Intricate embroidered pieces that took hundreds of hours to create will be on display at the Lincoln Cultural Center this month.
â€œEmbroidery Todayâ€ features the work of the Golden Needles Chapter of the Emroiderersâ€™ Guild of America. The exhibit gives the group a chance to show off as well as recruit new members.
With pieces that have taken hours of meticulous work to create, however, nothing will be for sale.
â€œWe donâ€™t sell it because we could never get what theyâ€™re worth,â€ said Jinny Baker, a Lincolnton member of the group.
The Golden Needles is based out of Concord. It has 35 members, who hail from Lincoln, Cabbarus, Iredell and Mecklenburg counties.
They meet once a month to share helpful hints, learn new skills and enjoy time with people like themselves.
Marilyn Helms, who is wearing an embroidered necklace she made herself, arranges work for â€œEmbroidery Today.â€ The exhibit will be on display until Feb. 28. Chris Dean / LTN Photo
â€œItâ€™s good to get together with people who share your interest because my husband doesnâ€™t understand it,â€ said Marilyn Helms, a member. â€œHe thinks itâ€™s too tedious.â€
Helmsâ€™ husband isnâ€™t alone in that opinion. Embroidering takes patience, concentration and a meticulous nature. That said, members find it relaxing.
â€œItâ€™s pleasurable,â€ said Baker. â€œItâ€™s a way to unwind.â€
Most of the women in the club learned embroidery â€” whether it was needlepoint, hemstitching, hardanger or silk and metal thread work â€” at â€œtheir grandmotherâ€™s knee.â€
Over the years, they have perfected the craft.
â€œThe quality of work that is taught and exhibited is excellent,â€ said Carolyn Trail, a member.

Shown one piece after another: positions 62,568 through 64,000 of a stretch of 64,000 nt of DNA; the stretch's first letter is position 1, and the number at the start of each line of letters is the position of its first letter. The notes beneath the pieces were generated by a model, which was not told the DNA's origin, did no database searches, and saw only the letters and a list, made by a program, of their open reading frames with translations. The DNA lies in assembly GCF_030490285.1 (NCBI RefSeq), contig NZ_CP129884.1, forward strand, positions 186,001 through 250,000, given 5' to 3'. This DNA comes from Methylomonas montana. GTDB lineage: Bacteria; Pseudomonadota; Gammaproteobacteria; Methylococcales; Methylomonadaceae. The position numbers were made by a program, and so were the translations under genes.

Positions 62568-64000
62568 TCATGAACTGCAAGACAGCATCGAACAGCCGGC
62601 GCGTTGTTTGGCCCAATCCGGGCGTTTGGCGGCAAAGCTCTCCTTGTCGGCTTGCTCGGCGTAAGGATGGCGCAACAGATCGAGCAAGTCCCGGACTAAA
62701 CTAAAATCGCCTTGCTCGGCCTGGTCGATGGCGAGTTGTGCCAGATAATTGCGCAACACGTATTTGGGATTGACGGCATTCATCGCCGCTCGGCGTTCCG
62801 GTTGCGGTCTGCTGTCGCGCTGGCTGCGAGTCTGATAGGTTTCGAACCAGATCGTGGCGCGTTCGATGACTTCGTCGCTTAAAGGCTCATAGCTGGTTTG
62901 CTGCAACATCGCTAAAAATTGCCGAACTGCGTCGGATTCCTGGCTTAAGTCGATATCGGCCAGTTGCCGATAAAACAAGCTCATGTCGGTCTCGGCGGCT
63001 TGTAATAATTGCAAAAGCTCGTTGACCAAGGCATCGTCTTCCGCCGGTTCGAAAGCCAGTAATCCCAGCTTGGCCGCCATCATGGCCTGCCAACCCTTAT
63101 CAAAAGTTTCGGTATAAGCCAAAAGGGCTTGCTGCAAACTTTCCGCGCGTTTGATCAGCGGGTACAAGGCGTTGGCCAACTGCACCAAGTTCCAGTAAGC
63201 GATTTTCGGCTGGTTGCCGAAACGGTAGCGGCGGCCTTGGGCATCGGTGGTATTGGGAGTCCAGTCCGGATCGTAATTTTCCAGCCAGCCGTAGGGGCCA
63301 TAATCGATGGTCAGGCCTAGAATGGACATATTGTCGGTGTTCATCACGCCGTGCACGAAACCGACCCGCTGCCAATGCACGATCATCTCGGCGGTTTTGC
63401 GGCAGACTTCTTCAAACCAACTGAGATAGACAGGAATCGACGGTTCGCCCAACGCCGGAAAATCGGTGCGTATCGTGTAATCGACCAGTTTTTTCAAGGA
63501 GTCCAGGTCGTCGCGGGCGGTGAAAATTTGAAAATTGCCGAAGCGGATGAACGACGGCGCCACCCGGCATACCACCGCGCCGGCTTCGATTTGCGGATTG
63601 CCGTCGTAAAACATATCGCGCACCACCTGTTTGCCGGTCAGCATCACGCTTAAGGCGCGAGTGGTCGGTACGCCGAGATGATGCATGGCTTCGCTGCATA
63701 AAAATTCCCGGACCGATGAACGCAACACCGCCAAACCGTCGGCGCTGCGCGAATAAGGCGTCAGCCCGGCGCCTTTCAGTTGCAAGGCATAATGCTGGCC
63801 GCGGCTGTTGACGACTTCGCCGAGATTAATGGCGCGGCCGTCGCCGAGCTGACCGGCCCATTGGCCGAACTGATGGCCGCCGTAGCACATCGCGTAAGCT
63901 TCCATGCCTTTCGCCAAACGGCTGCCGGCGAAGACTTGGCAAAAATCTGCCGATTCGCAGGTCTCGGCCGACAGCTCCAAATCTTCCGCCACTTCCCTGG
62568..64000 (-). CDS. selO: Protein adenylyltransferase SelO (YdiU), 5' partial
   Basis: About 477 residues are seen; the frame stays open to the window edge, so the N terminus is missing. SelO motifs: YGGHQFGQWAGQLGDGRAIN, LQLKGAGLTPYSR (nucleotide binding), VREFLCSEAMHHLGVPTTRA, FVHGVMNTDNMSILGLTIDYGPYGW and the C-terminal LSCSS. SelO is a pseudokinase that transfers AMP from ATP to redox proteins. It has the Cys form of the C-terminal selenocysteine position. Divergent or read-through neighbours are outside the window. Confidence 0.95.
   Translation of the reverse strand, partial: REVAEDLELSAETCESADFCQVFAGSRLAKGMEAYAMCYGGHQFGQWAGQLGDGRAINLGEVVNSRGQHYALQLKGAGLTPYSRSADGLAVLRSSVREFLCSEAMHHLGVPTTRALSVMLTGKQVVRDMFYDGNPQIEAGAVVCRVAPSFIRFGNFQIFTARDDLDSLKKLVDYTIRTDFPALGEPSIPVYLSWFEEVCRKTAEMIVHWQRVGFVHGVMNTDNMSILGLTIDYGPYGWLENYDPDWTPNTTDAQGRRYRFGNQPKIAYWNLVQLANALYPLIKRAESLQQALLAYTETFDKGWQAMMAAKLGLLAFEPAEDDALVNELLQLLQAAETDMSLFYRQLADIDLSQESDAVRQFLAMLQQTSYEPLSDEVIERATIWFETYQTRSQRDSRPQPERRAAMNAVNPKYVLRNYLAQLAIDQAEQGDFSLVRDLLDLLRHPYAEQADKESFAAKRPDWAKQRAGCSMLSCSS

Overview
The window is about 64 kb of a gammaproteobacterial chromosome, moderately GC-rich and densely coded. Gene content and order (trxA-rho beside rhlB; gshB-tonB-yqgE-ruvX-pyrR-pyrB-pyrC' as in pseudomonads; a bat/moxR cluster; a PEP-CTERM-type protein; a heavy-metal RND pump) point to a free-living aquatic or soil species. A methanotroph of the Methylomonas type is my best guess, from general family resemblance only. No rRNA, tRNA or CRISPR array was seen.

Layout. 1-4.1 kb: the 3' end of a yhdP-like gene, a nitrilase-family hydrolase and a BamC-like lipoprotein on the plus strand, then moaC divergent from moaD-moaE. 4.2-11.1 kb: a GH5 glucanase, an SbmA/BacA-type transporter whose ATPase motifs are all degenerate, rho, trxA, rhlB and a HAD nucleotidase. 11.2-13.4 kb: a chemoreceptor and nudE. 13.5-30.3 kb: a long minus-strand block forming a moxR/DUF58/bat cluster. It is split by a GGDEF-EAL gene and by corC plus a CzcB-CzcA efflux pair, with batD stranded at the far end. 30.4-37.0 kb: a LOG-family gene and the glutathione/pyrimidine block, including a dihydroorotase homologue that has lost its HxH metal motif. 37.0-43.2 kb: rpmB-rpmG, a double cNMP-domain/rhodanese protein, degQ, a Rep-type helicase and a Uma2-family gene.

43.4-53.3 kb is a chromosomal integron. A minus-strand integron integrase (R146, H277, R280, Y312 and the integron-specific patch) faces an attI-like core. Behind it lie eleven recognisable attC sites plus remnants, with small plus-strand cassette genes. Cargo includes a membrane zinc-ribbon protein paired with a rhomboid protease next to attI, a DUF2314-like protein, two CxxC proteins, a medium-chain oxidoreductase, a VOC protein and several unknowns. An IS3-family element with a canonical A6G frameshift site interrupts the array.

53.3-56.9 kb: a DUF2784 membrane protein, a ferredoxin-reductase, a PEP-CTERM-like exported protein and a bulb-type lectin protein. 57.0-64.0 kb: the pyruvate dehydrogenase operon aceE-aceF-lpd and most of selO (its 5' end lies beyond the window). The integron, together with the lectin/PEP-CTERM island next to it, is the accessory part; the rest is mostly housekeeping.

Members hope, however, that their work is not too intimidating. While the pieces are impressive, theyâ€™re not impossible to do.
Baker says she hopes no one looks at her work and thinks â€œOh, I could never do that.â€
â€œThatâ€™s not true,â€ said Baker. â€œAnyone can do it.â€
Not all members learned to embroider as children. Helms picked it up later in life after seeing an exhibit at a local mall.
She hopes â€œEmbroidery Todayâ€ has the same effect on someone else.
â€œWeâ€™re hoping that weâ€™ll pick up a member,â€ she said.
The show will be the groupâ€™s first in 12 years. It will include work of all kinds including bags, purses, pictures and doilies.
â€œ(The goal is) mainly to show the public that the Embroiderersâ€™ Guild exists because most people donâ€™t know about it,â€ said Laura Smith, president of Golden Needles.
Want to go?
â€œEmbroidery Todayâ€ will be on exhibit at the Lincoln Cultural Center in downtown Lincolnton from Feb. 12 to 28. Gallery hours are 9 a.m. to 5 p.m. Monday through Friday. The exhibit is sponsored by Knit One, Stitch Too of Huntersville.
by Sarah Grano